I’m charging forward on the Shared Resource Schedule Service. There are a lot of things I’m getting into place before I start writing code. Don’t try to tell me that I’m not being agile either, you always need to design a little to write good code. The key to being agile is designing only as much as you need, and being prepared to change your mind later.

The Name

The first order of business was to choose a name. It helps to know the name before you create a project. I’m also hoping to put the source in a public repository right away so that I can talk about the coding process while I build it.

Themis comes from Greek mythology. According toWikipedia, she “is the embodiment of divine order, law, and custom.” That seems somewhat applicable to the subject at hand. I know thatGreek mythology isn’t too creative, but we can always change the name later if anyone has a better idea.

Application Structure

A diagram showing the two main applications and the database that they both reference.

This system should be very simple. It’ll have a windows service to check for invitation emails, a web page to view schedules and configure the service, and a database to hold all the information so that both apps can access it. For simplicity, I want to put most of the code into a single assembly.I want to the web UI and the service runner to be a thin veneer over the main assembly.

Application Design

Although this is just a home project I do want it to be good quality, even if my name weren’t going to be pasted into every source file with the license. To achieve this, I will be using unit tests in as many areas as I can add them; not only to catch my mistakes but to help others understand and maintain the system after I’m gone. To make unit testing easier, I want to use anIoC / DIcoding style.

I’m going to use Entity Framework to keep the application code ignorant about the database. I don’t want to be tied to a particular database system, though I suspect most installations would use a sqlce database. I could use any ORM, but I’ve been wanting to try EF.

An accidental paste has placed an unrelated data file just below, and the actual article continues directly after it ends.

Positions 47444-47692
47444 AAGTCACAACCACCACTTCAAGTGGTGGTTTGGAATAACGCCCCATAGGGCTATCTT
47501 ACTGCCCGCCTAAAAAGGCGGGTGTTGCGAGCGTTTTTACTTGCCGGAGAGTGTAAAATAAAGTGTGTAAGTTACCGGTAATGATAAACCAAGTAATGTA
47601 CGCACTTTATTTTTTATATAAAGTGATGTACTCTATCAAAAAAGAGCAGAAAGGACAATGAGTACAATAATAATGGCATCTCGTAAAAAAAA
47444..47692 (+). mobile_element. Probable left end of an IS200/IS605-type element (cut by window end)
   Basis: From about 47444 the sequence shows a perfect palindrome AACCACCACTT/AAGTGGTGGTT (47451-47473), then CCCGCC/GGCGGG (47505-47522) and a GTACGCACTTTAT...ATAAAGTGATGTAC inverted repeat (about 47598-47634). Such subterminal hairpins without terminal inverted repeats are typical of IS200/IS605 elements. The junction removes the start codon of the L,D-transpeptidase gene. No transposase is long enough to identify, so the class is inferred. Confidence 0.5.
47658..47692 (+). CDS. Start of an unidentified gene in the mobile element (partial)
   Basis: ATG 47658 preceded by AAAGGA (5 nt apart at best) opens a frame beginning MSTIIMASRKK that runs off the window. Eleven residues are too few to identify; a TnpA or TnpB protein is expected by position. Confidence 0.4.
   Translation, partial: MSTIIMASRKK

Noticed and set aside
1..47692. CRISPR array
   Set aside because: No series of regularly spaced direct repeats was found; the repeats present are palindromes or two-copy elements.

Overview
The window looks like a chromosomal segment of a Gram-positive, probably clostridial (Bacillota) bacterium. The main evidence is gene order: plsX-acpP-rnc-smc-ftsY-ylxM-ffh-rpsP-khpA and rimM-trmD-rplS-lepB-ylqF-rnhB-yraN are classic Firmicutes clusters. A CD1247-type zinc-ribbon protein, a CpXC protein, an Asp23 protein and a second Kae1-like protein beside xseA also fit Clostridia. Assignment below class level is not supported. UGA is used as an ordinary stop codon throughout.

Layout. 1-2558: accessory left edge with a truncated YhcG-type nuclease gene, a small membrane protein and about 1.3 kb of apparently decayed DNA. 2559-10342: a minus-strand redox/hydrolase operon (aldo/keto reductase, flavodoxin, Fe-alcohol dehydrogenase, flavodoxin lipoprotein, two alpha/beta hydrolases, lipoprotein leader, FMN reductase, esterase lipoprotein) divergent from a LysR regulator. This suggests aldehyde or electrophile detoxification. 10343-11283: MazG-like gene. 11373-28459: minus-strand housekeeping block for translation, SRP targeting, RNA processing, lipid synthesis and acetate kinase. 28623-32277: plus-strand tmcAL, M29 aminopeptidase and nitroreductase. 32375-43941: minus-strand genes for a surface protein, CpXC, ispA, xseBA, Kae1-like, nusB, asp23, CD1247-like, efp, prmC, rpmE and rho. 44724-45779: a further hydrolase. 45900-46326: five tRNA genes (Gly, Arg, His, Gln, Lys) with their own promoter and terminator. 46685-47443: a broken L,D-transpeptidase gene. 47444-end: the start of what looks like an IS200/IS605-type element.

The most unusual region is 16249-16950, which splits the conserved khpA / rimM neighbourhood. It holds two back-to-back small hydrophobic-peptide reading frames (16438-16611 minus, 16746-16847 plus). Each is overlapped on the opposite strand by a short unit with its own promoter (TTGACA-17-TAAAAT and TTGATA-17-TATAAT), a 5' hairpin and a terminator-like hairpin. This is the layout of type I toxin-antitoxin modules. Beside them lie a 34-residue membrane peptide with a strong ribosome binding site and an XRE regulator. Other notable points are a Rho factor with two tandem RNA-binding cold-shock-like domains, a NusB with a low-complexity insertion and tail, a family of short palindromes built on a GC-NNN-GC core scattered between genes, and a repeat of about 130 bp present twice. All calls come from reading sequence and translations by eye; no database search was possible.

Processing Mail

Now that enough of the design (and some of the non-coding elements) have been straightened out, I can start to really focus on the first part of the project:Processing email.

A sequence diagram showing the mail processing sequence.=

I want to build the email handling logic as a group of small components,each responsible for a single aspect of the process. Aside from some shared types to hold email or request data, and the controller that knows how to orchestrate them, none of the components will know anything about each other. Even then the controller won’t know which types contain the actual implementation thanks to the IoC container.

By building each part in isolation I get a few good advantages. First, I’m able to test each component completely and separately from the rest of the system. Second, it becomes possible to replace any part of the chain with nothing more than a configuration change, which will be especially handy if anyone wants to fork the code. Third, I can reuse the individual components for other parts of the system, and they are likely to require less refactoring before they can be reused.

This is the new coding style: you build a system with complimentary building blocks loosely hooked together. You end up with a lot of classes, but you avoid the pain of complex inheritance trees.

The Next Step

Now that I’ve figured out my approach, I see that my first step is too big for an afternoon. Instead, I’m going to tackle it in three smaller steps:

  1. Receive any email and send a simple response back.
  2. Receive event invitations by email and send a human-readable response listing the details of the invitation.
  3. Receive event invitations by email and send an acceptance email. (The original requirement.)

All I have left is to make a good cup of tea, turn up the music,and bang some keys.